5. wowitsawonderfullife Says:

    The hair loss is probably a result of the stress.

  6. PauletteGoddard Says:

    bluesfemme: Both my brother's otoosan and okaasan were very good to me: I was gauche too, but eventually I found the correct way to ask for things from higher-ups, and I apologized with much humility for mangling Nihongo. I felt stupid having to spend three minutes trying to say more than one expression and deeply regret not having kept up with the Japanese beyond hai itai, ocha, kohi, sugoi, domo arigato, ohayou gozaimasu, gomen-nasai, Kore wa nan desu ka, and of course my life-saving words at airport security shinda otooto. I didn't know if it was gauche or not to bring gifts when arriving for a funeral, but I brought gifts anyway. They reached out by being smiling kind and helpful, driving us home at midnight the whole 2.5 blocks to their house, picking me up at the train station, and by pressing a language button on their remote control so I could watch ABC World News in English. :-)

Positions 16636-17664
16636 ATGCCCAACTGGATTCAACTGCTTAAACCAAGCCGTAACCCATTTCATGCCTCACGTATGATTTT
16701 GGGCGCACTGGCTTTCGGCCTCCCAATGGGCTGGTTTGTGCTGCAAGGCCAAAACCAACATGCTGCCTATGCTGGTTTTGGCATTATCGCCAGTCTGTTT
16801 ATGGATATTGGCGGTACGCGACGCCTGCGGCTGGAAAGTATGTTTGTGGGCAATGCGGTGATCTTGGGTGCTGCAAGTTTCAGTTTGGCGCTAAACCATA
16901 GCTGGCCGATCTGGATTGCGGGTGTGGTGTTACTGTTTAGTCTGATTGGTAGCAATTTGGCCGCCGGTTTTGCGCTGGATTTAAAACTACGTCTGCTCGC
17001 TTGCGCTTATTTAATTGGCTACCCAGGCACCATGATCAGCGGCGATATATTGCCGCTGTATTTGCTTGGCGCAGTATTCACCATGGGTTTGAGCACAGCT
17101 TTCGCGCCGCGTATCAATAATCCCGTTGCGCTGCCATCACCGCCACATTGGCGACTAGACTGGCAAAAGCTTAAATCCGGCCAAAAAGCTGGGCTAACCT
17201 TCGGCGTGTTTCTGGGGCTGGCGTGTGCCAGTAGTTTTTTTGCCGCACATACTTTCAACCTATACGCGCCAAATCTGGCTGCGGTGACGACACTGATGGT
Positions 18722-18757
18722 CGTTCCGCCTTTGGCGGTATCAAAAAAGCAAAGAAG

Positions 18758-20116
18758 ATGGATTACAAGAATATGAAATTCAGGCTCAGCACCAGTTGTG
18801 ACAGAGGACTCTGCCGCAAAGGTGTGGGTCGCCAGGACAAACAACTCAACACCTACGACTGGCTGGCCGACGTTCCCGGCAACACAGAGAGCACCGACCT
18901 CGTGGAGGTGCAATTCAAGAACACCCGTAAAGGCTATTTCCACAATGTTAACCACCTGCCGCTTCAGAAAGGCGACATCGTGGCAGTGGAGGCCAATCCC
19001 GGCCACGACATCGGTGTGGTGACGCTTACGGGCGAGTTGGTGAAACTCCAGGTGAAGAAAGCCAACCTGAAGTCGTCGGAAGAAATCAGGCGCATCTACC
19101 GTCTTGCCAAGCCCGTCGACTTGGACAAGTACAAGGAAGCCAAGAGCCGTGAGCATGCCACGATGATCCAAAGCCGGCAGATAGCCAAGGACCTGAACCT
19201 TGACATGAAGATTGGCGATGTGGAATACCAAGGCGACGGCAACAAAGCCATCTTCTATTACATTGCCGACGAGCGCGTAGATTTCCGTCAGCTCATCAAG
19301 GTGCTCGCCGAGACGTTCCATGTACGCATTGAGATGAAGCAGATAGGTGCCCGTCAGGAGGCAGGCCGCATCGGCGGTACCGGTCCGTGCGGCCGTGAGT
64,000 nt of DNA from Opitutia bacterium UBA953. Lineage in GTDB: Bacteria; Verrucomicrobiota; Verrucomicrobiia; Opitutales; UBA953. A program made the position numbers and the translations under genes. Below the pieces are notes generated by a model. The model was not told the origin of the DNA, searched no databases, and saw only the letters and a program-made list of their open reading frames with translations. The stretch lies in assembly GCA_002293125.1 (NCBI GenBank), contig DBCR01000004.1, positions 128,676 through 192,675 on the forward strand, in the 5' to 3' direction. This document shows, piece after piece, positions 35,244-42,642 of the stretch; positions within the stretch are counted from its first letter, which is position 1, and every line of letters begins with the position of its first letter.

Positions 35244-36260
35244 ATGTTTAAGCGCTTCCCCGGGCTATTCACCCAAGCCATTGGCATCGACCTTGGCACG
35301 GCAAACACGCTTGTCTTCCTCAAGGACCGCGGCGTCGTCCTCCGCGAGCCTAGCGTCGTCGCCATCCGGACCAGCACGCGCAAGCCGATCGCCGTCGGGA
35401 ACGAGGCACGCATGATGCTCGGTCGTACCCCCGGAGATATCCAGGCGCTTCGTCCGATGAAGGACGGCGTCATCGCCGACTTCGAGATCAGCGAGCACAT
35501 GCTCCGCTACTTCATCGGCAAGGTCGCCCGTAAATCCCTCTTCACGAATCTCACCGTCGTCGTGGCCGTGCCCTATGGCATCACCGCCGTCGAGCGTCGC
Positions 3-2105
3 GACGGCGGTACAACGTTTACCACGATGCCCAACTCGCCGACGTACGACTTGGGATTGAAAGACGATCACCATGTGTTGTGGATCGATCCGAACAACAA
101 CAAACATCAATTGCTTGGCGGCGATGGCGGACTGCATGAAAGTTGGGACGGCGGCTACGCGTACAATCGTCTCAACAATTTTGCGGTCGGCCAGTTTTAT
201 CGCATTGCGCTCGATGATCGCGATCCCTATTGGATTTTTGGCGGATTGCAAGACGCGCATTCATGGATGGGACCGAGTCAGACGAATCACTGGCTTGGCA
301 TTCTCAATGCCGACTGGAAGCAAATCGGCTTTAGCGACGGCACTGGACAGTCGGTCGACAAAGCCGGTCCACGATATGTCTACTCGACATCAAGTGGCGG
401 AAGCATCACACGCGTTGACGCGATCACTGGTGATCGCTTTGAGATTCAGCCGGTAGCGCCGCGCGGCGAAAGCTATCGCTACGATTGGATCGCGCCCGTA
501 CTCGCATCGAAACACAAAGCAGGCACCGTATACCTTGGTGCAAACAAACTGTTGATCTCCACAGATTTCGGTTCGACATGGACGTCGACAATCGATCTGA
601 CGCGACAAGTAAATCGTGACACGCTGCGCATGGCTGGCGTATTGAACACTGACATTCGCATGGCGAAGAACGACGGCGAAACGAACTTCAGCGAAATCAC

7. PauletteGoddard Says:

    @ceejay I haven't tried delicata squash yet. I'm going to use the puree tip!

  8. Dido Says:

    Belated sympathies on your loss. Forty-four is so young to pass.

  9. PauletteGoddard Says:

    Thank you Dido. I agree. I wish I had posted what I did in September 2048 or later, and could have commented on how well he and his wife raised their son.

  10. Tabs Says:

    Glad that things are being handled and I am sure they are glad to have you for being so capable of managing everything.

  11. PauletteGoddard Says:

    @Tabs thanks for the sweet words. It certainly helped my energy and spirits to handle my brother's affairs in my hometown, which is not foreign to me, and with my longterm friends to keep me buoyed.